Iran To Send Low-Enriched Uranium to Russia and France

Teheran is ready to partially accept the offer from the United Nations Organizations to send its low-enriched uranium abroad, particularly to Russia, to have it processed for the production of fuel, Iran's Foreign Minister Manouchehr Mottaki said, the Associated Press reports.

Mottaki said Iran is weighing between the U.N.-drafted plan or buying its own enriched uranium. In either case, Iran would continue to enrich its own uranium as well, he said.

The draft of the six-sided agreement, coordinated by official representatives of Iran, Russia, the United States and France as a result of the recent talks in Vienna, stipulates the additional enrichment of 1,200 kilos of Iran’s low-enriched uranium in Russia and the production of 116 kilos of fuel from the nuclear material in France with the use of American technologies. The research reactor in Teheran was built in the country by American specialists at the end of the 1960s.

Deputy Foreign Minister Sergei Ryabkov believes that Russia has all necessary conditions for enriching the Iranian uranium.

“There are several objects in Russia, where the additional enrichment of the Iranian uranium can take place,” the official said. “If the scheme is realized, we will act as the main contractor. Russia will not be sponsoring the project from the state budget. Russian tax-payers will not spend anything on that,” the official added.

“Iran has not confirmed its agreement officially yet, but we hope that the right step will be made, and the agreement will be acceptable to the Iranian side too,” Ryabkov said.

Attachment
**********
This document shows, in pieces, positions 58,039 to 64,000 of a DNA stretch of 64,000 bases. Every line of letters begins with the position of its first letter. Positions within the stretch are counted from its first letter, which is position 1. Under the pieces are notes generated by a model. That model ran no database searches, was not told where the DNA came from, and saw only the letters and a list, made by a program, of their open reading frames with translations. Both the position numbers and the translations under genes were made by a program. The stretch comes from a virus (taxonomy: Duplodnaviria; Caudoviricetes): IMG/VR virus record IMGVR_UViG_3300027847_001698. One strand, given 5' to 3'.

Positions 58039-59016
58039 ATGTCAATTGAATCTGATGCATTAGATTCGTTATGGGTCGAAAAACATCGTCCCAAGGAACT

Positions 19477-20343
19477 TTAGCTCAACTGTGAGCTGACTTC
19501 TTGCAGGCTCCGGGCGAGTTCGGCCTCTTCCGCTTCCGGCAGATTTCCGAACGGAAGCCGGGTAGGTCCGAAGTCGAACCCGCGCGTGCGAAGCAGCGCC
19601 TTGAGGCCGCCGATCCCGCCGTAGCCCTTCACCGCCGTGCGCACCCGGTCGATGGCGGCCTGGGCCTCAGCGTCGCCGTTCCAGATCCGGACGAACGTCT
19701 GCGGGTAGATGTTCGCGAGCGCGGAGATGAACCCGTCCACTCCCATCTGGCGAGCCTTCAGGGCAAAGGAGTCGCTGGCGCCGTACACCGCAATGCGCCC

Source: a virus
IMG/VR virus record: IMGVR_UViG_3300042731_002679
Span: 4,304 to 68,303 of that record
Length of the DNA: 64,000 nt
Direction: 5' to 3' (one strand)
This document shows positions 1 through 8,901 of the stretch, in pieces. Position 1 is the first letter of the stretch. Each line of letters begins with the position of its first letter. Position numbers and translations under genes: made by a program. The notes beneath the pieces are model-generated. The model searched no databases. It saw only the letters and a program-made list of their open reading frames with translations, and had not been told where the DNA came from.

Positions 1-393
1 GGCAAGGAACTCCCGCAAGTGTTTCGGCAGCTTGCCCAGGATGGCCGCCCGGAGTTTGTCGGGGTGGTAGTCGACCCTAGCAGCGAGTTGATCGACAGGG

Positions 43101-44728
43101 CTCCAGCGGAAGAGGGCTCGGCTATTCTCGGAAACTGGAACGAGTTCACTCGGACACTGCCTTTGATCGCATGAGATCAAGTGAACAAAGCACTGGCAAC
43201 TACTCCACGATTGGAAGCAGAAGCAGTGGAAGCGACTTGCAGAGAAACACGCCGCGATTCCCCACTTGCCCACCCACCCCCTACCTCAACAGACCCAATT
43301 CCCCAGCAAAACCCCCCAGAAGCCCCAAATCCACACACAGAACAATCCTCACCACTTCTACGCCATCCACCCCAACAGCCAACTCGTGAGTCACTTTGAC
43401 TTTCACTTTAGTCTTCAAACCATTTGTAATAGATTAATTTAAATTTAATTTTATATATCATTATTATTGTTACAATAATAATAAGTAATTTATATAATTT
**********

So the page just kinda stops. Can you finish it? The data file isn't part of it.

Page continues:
As for the establishment of the joint Russian-Iranian uranium enrichment enteprirse, which was discussed in 2006, Ryabkov said that one should not draw parallel lines between the periods, especially when it comes to the issue which was developing dynamically.

Ryabkov indicated that Russia does not share the suspicions of the West that Tehran could be seeking to develop a nuclear bomb under the guise of a civilian nuclear programme, AFP said.

"Russia does not have evidence that Iran is carrying out nuclear work of a non-peaceful nature. We should not give the impression that everything has stayed as it was. On the contrary, we need to give the Iranians positive stimuli. And will it be possible to do this if it is presumed that the Iranians are wasting time? Everyone must demonstrate maximum patience and concentrate on the dynamics that have built up thanks to the efforts of the six world powers seeking to resolve the uranium nuclear crisis and Iran itself,” he said.

Russia Today: Vienna talks could break Iran's nuclear deadlock

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Author`s name Dmitry Sudakov